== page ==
Dean Phillips Gets His ‘I-Told-You-So’ Moment

Nashua, N.H. On a chilly Election Day on January 23, representative Dean Phillips (D., Minn.) was setting electoral expectations low. If he could clock in twenty percent of the New Hampshire Democratic Party's unsanctioned presidential primary vote, he theorized, then he'd have a real shot at being competitive against the incumbent he believed to be too old and too weak to beat Donald Trump in November.

"Twenties would be a great start," Phillips, who had launched his long-shot campaign against Joe Biden in October, told National Review at an elementary school polling site in Nashua. "I think that will introduce this campaign and me to the country. I don’t think certain outlets that have been able to ignore me will be able to any longer — and that’s the beginning. I’m gonna pound the pavement in South Carolina then hit the Michigan Super Tuesday, March 5. And I want to get to the point where the country knows me."

He maintained that privately, House Democrats were cheering him on: "I can’t name names because I don’t want to out them. That would be a miscarriage of trust."

Things didn't go quite as he'd hoped — even with Biden relying on a write-in campaign after pushing the Democratic National Committee to grant South Carolina the Granite State's first-in-the-nation primary status. The independently wealthy Democratic congressman notched 19.6 percent of the vote in New Hampshire, but never gained steam in the polls or in primary contests. He dropped out after Super Tuesday.

"I had to do so because there was no way to raise the resources necessary to carry on any kind of meaningful campaign because that’s how the system prevents challenges to an incumbent," Phillips told National Review in April. "I would have liked to, and I still think that would have been the appropriate strategy." But he ultimately suspended his campaign because he "did not want to risk a long campaign that would undermine not just Democrats' chances but the country’s chances of preventing a Trump presidency."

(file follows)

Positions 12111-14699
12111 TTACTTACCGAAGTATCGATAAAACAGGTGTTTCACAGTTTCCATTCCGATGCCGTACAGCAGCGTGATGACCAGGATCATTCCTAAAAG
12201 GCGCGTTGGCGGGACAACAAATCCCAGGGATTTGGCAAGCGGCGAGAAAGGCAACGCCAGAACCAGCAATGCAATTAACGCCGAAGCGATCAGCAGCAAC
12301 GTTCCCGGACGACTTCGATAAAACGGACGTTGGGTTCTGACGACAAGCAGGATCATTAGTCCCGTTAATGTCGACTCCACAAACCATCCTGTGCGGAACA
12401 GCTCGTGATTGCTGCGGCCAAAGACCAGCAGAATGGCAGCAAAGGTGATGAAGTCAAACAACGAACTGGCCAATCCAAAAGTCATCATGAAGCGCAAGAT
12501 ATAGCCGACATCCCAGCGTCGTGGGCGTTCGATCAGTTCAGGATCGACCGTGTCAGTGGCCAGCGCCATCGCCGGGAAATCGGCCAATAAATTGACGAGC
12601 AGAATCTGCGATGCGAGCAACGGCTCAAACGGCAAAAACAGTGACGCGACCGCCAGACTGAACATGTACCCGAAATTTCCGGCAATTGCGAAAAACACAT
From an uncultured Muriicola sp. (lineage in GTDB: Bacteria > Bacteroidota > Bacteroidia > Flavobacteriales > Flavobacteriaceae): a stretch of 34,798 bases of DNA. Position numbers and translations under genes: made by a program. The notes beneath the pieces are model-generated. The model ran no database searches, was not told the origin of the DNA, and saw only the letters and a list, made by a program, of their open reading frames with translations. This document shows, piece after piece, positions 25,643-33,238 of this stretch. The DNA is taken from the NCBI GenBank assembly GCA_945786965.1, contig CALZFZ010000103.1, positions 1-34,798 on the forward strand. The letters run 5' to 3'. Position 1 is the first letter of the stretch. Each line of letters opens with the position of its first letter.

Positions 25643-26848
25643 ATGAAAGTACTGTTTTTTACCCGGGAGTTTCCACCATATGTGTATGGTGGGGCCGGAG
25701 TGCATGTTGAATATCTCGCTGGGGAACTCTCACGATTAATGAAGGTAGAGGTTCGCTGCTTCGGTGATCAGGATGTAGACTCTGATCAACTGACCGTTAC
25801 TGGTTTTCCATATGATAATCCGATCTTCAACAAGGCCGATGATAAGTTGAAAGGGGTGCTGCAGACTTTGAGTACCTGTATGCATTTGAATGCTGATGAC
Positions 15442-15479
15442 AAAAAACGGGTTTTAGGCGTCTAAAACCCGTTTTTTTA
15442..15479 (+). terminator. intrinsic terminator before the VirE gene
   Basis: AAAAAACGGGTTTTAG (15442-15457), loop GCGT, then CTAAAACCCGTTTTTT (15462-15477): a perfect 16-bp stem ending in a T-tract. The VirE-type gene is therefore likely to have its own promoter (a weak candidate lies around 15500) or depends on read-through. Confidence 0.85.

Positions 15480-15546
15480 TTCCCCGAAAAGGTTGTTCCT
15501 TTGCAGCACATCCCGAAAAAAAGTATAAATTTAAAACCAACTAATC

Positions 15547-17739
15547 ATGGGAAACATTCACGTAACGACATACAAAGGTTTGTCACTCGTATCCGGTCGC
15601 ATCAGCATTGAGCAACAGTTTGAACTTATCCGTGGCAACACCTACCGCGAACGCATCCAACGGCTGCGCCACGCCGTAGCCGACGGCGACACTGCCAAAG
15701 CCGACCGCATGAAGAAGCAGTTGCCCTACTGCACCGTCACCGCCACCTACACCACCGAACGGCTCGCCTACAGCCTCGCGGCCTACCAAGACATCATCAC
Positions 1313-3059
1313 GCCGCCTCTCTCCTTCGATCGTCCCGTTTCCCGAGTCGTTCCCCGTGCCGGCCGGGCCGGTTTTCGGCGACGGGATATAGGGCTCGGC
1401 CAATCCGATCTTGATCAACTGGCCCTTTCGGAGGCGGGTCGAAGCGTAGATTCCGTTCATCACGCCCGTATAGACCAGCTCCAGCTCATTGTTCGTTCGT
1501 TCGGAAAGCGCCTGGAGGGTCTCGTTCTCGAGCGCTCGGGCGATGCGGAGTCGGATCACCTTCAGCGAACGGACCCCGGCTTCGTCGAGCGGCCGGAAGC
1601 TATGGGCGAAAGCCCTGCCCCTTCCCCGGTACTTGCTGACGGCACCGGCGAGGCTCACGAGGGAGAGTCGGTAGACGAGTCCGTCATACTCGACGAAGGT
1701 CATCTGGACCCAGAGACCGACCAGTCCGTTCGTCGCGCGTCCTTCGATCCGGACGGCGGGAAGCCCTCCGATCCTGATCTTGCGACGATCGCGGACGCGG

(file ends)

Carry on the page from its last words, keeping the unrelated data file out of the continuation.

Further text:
Six months later, Phillips must be feeling an indescribable sense of vindication after watching his former primary competitor suffer one of the most disastrous presidential debates in modern memory — a crash and burn he had predicted for during his short-lived presidential run.

"I think his weakness predated my entrance," Phillips told CNN in December. "By exposing him now, is that not a service to the Democratic Party? Because he's going to be exposed on a much more difficult stage in a number of months if he becomes the nominee.

Phillips hasn't said "I told you so" — at least not yet  — opting instead to invoke Gandhi in a day-after social media post: "Speak only if it improves upon the silence." But he didn't need to say anything at all. The moment spoke for itself. The very same Democrats who spent months savaging Phillips in the press are reaping what they've sown after years pretending away voters' long-running concerns about Biden's age and fitness to serve.

Saying What Everyone’s Thinking

When news broke on May 3 that Henry Cuellar (D., Tex.) was being indicted on federal bribery charges, a familiar Democratic voice chimed in to stir the pot.

"While the bar for Federal indictment is high, trust in our government is low," Phillips wrote in a social-media post that day, becoming the first House Democrat to call for his resignation. "That's why office holders and candidates under indictment should resign or end their campaigns, including Sen. Bob Menendez, Donald Trump, & Rep. Henry Cuellar."

That post-presidential campaign proclamation was par for the course for Phillips.

Anytime intra-party controversy rattles Democrats on Capitol Hill, you can often count on Phillips to say what most of his colleagues are quietly complaining about behind closed doors. In April 2023, for example, Phillips was one of the few Democrats to openly call for the late Senator Dianne Feinstein's (D., Calif.) resignation during her battle with shingles and obvious mental decline.

But he is of course best known for his early and very public opposition to Biden's reelection campaign. In July 2022, Phillips said "I think the country would be well-served by a new generation of compelling, well-prepared, dynamic Democrats who step up" in Biden's place. Last year, he became the only congressional Democrat to start signaling on live television that the Democratic party ought to nominate a younger, stronger candidate to challenge Biden for the nomination, preferably a moderate, Midwestern Democratic governor.